Wednesday, February 3, 2016

A Hindu View of Scientific Skepticism

In my previous post, I talked briefly about how I am beginning to see the wisdom behind some of the traditional Hindu practices. I definitely don't mean to say that all practices are great and should be continued, because it is also true that over generations many of these practices have devolved into rigid mindless rituals that harm the environment and even our minds. Most mindless stuff end up harming us in the long run.

It was not always easy for me to understand and appreciate the value in Hindu rituals. However, over the years, as I have gained more knowledge in the areas of psychology, sociology, and different Western and Indian philosophies, I have come to appreciate how some traditional rituals must have benefited (and continue to benefit) the overall society and the individual members within it.

However, since traditions—even scientific ones—can easily become mindless and irrelevant over time, it is necessary to have a bit of healthy skepticism towards them. In the language of yoga, we need to use our gyana (knowledge) and viveka (the ability to discriminate between real and unreal) to scrutinize our practices with a scientific bent of mind. 

Unfortunately, many people's understanding of science is completely convoluted. In their minds, anything associated with so called modern life is scientific, and worse, everything traditional is frivolous and superstitious. At the other extreme, we see people who will declare anything traditional or ancient as scientific. This is not very different from the "appeal to nature" fallacy, according to which anything natural is assumed to be valid, good and beneficial.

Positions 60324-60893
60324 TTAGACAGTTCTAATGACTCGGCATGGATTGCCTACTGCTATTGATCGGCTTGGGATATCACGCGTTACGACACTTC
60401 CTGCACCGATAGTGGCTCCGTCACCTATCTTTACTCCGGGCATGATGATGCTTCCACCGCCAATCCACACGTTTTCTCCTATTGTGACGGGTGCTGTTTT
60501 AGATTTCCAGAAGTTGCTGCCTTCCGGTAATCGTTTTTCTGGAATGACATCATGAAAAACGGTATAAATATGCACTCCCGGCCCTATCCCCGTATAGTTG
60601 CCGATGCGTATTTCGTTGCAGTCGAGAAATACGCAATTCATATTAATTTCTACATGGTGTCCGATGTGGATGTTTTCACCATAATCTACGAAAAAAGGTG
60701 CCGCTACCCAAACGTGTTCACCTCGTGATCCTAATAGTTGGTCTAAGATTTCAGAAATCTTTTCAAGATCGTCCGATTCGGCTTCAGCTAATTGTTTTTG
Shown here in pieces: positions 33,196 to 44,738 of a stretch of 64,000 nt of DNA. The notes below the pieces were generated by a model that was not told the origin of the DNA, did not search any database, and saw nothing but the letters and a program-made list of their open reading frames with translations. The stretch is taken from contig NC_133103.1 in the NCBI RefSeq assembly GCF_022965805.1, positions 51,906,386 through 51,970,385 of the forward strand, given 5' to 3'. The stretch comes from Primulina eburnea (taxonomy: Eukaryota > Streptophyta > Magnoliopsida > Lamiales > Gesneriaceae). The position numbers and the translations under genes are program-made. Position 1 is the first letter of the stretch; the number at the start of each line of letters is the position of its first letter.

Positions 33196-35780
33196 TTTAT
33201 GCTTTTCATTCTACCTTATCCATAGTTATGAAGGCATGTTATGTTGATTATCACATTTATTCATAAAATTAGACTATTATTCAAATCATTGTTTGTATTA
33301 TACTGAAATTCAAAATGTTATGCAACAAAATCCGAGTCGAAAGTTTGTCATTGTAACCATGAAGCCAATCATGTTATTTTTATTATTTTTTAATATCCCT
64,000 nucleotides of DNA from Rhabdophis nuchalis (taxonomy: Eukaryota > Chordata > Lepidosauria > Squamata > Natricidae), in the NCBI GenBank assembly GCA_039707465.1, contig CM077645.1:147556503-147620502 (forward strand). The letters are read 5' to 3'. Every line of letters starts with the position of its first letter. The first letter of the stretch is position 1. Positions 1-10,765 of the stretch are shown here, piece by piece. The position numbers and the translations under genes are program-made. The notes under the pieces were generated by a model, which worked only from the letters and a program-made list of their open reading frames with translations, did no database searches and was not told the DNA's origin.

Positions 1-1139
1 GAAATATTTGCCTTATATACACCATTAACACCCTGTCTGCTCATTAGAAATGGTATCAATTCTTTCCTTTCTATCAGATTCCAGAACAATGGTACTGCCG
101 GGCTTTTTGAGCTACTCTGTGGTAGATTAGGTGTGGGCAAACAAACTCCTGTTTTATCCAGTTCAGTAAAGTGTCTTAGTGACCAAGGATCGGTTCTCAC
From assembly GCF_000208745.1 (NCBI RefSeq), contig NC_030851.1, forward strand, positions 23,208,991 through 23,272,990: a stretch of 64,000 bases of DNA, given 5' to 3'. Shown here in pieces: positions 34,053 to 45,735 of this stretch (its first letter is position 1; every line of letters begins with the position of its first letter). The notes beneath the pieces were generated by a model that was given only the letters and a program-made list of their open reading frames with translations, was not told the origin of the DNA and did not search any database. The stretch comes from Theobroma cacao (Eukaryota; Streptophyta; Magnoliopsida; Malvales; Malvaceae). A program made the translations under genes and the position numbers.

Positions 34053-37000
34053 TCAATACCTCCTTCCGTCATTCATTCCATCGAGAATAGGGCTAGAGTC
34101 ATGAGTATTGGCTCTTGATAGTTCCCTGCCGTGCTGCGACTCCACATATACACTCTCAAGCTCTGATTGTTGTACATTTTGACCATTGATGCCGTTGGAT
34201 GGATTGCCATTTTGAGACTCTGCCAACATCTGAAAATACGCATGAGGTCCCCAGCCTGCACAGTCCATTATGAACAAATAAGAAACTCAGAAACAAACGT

In science, students are encouraged to develop scientific skepticism to everything. Unfortunately sometimes scientists also take this skepticism to the extreme. They become blind believers of their version of 'scientific method' and deny the existence of anything that hasn't been successfully measured and verified. That's why I like the ideas of gyana and viveka, because there are no absolutes in the concepts of gyana and viveka. These are faculties that we have to develop throughout our life, but even a lifetime will not be sufficient to have fully developed gyana and viveka.

So we will always act according to our extant gyana and viveka. What we consider appropriate (or inappropriate) now is only based on our current gyana and viveka, so as these faculties develop, we may later see things very differently. This doesn't mean that truth changed. It only means that our enhanced gyana and viveka is helping us see certain truths that were previously invisible to us. The important thing is to never stop striving to enhance these faculties within ourselves.

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